As a consequence, the starch and other soluble components of the dough are dissolved in the water and the milky water pours out of the outlet 49 of tube 26. At the same time, the non-soluble gluten component also emerges from the outlet. The gluten and milky water fall onto the upper course of a continuous wire mesh belt 46 of a conveyor having a driven roller 47, the milky water passing through the belt to leave a deposit of gluten 48 thereon. Thus the belt serves as a filter to separate the insoluble gluten from all soluble components of the dough and to transport the gluten away from the system for drying and further processing. The starch in the milky water can be recovered, for this, too, has commercial value.
While there has been shown and described preferred embodiments of a gluten producing system in accordance with the invention, it will be appreciated that many changes and modifications may be made therein without, however, departing from the essential spirit thereof.
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|U.S. Classification||366/76.4, 366/158.2, 366/86, 366/169.1, 366/156.2, 366/90, 366/157.3, 366/170.2, 366/158.1, 366/77|
|International Classification||A21C1/06, B01F7/00, A21C1/14, B01F15/02, B01F7/24, B01F7/16, B01F7/02|
|Cooperative Classification||B01F7/00416, B01F15/02, B01F7/24, A21C1/065, B01F7/16, B01F7/02, A21C1/14, A21C1/06|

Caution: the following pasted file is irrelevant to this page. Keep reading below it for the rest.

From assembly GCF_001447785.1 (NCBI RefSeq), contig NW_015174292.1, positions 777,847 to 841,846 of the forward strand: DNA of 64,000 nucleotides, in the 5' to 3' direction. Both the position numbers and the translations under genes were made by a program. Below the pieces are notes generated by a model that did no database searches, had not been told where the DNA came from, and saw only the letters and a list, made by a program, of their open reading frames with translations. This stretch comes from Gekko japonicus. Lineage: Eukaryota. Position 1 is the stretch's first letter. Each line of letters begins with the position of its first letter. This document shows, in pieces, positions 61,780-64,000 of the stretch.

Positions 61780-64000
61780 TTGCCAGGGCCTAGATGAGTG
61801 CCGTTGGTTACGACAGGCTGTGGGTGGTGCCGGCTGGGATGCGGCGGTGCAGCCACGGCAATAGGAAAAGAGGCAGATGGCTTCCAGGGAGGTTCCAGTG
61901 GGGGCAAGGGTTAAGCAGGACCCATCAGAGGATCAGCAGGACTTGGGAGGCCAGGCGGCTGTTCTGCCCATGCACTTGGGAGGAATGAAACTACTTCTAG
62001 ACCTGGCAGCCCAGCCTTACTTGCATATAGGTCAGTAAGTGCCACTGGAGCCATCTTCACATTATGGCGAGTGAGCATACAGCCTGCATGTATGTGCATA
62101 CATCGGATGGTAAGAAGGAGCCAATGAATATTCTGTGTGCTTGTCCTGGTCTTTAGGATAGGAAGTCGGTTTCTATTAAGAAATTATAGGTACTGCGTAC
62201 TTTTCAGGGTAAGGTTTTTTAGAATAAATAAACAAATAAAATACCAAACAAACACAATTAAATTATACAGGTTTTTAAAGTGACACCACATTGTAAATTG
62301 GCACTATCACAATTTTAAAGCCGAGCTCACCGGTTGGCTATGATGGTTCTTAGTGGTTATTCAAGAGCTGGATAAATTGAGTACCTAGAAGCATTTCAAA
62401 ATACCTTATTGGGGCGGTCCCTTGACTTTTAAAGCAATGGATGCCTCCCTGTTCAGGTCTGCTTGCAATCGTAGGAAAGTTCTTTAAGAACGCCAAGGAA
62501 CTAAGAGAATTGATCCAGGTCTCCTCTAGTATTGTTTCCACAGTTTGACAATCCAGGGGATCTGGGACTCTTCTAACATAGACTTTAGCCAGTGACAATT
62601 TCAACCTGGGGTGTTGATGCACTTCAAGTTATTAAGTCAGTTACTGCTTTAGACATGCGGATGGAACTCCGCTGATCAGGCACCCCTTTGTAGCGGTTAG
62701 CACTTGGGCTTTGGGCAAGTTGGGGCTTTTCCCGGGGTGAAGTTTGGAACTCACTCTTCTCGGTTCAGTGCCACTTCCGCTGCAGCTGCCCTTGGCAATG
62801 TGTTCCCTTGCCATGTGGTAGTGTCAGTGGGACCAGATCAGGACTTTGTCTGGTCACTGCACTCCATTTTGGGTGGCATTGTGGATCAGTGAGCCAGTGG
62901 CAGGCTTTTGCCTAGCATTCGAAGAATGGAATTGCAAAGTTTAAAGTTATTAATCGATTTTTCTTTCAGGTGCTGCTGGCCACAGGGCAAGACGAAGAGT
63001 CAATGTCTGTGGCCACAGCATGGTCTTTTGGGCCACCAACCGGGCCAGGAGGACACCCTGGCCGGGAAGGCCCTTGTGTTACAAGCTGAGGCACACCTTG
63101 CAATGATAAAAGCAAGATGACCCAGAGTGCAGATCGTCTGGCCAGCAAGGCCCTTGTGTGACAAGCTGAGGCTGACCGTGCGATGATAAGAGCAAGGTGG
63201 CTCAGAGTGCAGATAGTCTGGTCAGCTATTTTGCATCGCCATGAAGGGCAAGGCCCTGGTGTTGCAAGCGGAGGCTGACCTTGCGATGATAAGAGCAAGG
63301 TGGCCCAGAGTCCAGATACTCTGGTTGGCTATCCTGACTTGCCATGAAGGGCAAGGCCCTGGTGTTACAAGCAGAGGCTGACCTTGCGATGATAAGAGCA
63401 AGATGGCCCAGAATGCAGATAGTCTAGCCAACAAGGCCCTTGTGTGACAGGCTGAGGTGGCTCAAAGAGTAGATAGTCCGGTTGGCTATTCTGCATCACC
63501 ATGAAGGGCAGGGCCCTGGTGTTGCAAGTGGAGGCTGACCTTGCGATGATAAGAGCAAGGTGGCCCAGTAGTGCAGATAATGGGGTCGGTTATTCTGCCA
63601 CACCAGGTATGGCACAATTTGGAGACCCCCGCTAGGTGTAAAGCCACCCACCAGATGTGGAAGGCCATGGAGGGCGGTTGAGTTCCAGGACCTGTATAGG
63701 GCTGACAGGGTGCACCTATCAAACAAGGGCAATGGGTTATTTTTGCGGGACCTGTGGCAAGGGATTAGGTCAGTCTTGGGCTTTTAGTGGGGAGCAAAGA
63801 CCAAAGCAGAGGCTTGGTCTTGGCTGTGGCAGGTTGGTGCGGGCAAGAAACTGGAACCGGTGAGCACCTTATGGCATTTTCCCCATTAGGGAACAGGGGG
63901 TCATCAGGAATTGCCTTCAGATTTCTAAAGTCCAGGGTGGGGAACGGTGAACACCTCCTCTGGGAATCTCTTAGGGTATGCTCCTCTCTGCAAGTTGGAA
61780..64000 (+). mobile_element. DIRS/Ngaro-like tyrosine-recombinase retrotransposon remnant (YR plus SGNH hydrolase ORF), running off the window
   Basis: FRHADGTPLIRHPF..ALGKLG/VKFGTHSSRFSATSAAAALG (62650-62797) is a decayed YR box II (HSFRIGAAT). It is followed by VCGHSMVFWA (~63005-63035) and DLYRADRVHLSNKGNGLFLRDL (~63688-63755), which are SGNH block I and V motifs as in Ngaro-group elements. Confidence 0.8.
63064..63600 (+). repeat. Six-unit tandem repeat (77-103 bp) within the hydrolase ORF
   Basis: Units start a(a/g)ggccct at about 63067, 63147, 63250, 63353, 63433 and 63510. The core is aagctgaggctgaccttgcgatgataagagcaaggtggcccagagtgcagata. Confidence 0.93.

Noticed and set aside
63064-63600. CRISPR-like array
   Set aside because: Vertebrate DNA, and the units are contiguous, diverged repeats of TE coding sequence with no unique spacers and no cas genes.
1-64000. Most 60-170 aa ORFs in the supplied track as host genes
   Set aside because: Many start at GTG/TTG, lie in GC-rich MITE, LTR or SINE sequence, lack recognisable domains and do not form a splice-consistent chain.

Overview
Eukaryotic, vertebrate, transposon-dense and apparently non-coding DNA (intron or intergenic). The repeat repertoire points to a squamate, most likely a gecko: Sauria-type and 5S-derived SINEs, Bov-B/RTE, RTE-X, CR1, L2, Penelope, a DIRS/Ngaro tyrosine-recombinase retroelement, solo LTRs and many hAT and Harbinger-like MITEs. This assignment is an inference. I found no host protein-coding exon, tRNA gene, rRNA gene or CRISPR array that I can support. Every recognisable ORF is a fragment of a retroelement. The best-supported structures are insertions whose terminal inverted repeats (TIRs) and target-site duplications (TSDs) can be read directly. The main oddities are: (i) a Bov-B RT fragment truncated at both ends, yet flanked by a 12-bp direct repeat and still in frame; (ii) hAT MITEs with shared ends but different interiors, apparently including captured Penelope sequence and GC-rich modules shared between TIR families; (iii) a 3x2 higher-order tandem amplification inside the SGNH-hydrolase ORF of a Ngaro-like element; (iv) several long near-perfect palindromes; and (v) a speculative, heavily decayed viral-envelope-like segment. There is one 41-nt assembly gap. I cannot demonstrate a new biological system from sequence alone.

|European Classification||A21C1/06, A21C1/14, B01F15/02, A21C1/06B, B01F7/24|
|Apr 26, 1988||REMI||Maintenance fee reminder mailed|
|Sep 25, 1988||LAPS||Lapse for failure to pay maintenance fees|
|Dec 13, 1988||FP||Expired due to failure to pay maintenance fee|
Effective date: 19880925
|Apr 1, 2008||AS||Assignment|
Owner name: CABOT SAFETY INTERMEDIATE CORPORATION, DELAWARE
Free format text: RELEASE OF FIRST LIEN SECURITY INTEREST AT REEL/FRAME NO. 19520/0001;ASSIGNOR:BANK OF AMERICA, N.A.;REEL/FRAME:020733/0440
Effective date: 20080401
Owner name: CABOT SAFETY INTERMEDIATE CORPORATION,DELAWARE
Free format text: RELEASE OF FIRST LIEN SECURITY INTEREST AT REEL/FRAME NO. 19520/0001;ASSIGNOR:BANK OF AMERICA, N.A.;REEL/FRAME:020733/0440
Effective date: 20080401